In the last 40 years, the demographic composition of the U.S. Supreme Court has changed drastically. Today, there are four women on the Court; in 1983, there was only one woman on the court, and she was a recent arrival. Sandra Day O’Connor was appointed to the U.S. Supreme Court by Ronald Reagan in 1981. Prior to her appointment, there had never been a woman on the Supreme Court. Justice O’Connor has since blazed the trail for Justices Kagan, Sotomayor, Jackson, and Barrett to sit on the court today. During this Women’s History Month, Justice O’Connor deserves special recognition and acclaim for her contributions to the American legal system.
In addition to her historic appointment as the first woman on the highest court in the Nation, Justice O’Connor was well known for her ability to rule from the middle. Although she was appointed by the conservative Republican Ronald Reagan, she joined and even authored opinions that were not supported by Republicans in the White House or on Capitol Hill. During her tenure, Justice O’Connor was often the tie-breaking vote on the court in closely contested cases. O’Connor was seen as an impartial jurist who would interpret the law without regard for her personal political beliefs.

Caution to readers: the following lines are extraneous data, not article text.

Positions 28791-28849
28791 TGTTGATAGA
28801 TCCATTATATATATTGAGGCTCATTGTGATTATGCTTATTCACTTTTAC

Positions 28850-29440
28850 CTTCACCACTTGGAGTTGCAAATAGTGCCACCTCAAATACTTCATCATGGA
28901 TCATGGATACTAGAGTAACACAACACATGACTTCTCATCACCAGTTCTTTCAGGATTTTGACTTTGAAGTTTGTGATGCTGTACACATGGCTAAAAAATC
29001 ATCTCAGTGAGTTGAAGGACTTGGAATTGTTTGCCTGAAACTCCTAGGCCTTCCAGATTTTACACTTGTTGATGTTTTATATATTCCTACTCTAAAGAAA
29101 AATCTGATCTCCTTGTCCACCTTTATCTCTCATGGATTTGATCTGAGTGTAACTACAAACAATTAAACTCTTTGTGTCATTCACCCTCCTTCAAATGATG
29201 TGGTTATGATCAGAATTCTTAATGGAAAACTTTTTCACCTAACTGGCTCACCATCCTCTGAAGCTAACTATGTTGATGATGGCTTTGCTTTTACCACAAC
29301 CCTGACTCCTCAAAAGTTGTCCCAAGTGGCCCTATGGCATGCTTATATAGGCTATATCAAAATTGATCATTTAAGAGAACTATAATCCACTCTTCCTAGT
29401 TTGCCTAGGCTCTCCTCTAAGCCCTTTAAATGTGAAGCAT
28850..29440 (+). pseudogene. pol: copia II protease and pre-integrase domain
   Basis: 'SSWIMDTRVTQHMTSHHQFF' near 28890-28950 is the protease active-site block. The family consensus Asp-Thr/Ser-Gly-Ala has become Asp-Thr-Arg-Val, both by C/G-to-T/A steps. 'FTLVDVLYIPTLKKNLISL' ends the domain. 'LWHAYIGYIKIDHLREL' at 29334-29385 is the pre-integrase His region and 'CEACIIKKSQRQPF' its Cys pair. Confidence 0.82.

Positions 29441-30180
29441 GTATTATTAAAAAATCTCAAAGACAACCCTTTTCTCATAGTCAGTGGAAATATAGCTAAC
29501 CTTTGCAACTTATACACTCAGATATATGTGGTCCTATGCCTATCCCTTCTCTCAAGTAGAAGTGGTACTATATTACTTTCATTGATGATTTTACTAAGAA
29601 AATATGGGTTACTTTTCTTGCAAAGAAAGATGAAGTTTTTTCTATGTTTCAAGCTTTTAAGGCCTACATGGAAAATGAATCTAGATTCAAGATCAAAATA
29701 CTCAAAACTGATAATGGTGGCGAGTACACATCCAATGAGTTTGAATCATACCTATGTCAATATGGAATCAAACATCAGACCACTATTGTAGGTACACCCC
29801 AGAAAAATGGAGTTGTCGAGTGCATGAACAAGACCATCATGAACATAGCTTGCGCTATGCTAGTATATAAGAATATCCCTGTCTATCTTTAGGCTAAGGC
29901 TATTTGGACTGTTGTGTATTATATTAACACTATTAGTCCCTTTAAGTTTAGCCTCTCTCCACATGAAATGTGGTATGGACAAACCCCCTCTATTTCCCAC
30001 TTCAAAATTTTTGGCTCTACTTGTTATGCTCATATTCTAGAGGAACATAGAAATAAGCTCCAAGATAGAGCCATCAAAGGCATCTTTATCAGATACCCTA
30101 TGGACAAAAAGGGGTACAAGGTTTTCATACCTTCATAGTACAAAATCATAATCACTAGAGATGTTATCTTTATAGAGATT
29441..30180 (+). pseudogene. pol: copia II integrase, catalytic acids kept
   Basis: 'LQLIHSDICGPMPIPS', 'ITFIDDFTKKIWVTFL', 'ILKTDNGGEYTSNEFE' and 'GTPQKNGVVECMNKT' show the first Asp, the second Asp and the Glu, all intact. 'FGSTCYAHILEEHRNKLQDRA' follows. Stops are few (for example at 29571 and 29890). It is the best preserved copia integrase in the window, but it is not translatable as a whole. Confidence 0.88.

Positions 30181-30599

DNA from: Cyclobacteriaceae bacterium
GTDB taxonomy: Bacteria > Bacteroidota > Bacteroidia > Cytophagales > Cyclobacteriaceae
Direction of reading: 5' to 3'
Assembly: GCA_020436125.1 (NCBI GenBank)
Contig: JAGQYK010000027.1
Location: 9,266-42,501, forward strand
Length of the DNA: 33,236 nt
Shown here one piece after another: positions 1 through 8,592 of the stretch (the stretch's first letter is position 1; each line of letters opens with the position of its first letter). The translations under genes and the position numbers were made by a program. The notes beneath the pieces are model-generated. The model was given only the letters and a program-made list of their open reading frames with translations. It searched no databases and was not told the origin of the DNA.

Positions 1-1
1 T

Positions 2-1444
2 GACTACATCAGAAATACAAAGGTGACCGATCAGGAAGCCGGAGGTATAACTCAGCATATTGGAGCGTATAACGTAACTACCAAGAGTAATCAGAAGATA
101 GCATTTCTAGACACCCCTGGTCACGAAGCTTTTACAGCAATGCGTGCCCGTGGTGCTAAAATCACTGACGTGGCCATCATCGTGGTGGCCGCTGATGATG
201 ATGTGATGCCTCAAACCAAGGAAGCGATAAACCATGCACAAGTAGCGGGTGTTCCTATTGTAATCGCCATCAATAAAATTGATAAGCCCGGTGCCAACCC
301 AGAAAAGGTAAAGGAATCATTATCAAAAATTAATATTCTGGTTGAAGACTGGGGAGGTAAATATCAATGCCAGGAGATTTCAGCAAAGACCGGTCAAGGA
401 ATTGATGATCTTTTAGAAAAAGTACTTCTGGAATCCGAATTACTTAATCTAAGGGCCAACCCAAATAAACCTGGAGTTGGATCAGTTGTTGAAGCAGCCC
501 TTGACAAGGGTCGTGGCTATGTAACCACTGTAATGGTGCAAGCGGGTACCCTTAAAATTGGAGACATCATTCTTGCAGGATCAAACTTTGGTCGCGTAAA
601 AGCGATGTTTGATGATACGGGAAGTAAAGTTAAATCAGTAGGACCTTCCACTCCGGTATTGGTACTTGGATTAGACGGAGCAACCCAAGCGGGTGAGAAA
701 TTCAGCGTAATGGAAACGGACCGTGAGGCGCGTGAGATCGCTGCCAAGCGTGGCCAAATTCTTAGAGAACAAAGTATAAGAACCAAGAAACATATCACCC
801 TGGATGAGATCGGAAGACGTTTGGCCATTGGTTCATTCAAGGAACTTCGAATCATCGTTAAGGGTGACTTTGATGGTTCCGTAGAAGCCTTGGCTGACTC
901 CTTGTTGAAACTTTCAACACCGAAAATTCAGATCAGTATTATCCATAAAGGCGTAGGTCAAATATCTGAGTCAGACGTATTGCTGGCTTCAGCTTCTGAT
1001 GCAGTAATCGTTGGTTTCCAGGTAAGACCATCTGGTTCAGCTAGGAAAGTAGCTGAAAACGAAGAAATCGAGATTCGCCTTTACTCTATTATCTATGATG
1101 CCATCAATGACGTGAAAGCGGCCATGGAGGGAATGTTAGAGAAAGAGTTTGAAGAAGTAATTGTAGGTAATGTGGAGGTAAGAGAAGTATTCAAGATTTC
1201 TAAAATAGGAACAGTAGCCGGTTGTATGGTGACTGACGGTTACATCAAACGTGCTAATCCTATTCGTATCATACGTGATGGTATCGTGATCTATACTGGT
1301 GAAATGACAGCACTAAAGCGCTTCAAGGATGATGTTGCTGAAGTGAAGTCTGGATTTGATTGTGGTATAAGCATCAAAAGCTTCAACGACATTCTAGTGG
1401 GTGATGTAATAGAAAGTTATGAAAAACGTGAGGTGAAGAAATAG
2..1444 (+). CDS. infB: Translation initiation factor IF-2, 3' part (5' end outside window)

O’Connor may be best known for her decisive vote in the 1992 case of Planned Parenthood v. Casey. O’Connor co-authored the Casey opinion, which upheld and strengthened the right for a woman to have an abortion that was established early in the case of Roe v. Wade. Although the case is less relevant today because both Casey and Roe have been overturned by the current court, lessons can be taken from O’Connor’s vote on the case. Most Republicans at the time, including President Reagan, publicly advocated for Roe v. Wade to be overturned. Justice O’Connor did not bow to the pressure and instead pronounced a ruling that upset many of her supporters.
O’Connor’s courage and refusal to bow to political pressure could teach both politicians and jurists of today an essential lesson. As the public square and legal system in the U.S. have become more polarized in the last 15 years, judges and justices are facing increased pressure to act as political figures. This recent pattern has resulted in a loss of public confidence in the Supreme Court, and the U.S. legal system as a whole. If current appointees take a lesson from Justice O’Connor and separate their personal political beliefs from the application of the law, the public may once again learn to trust the Court. The U.S. public owes Justice O’Connor a debt of gratitude for her historic term, as well as the professional, impartial, and empathetic ways she ruled from the bench.
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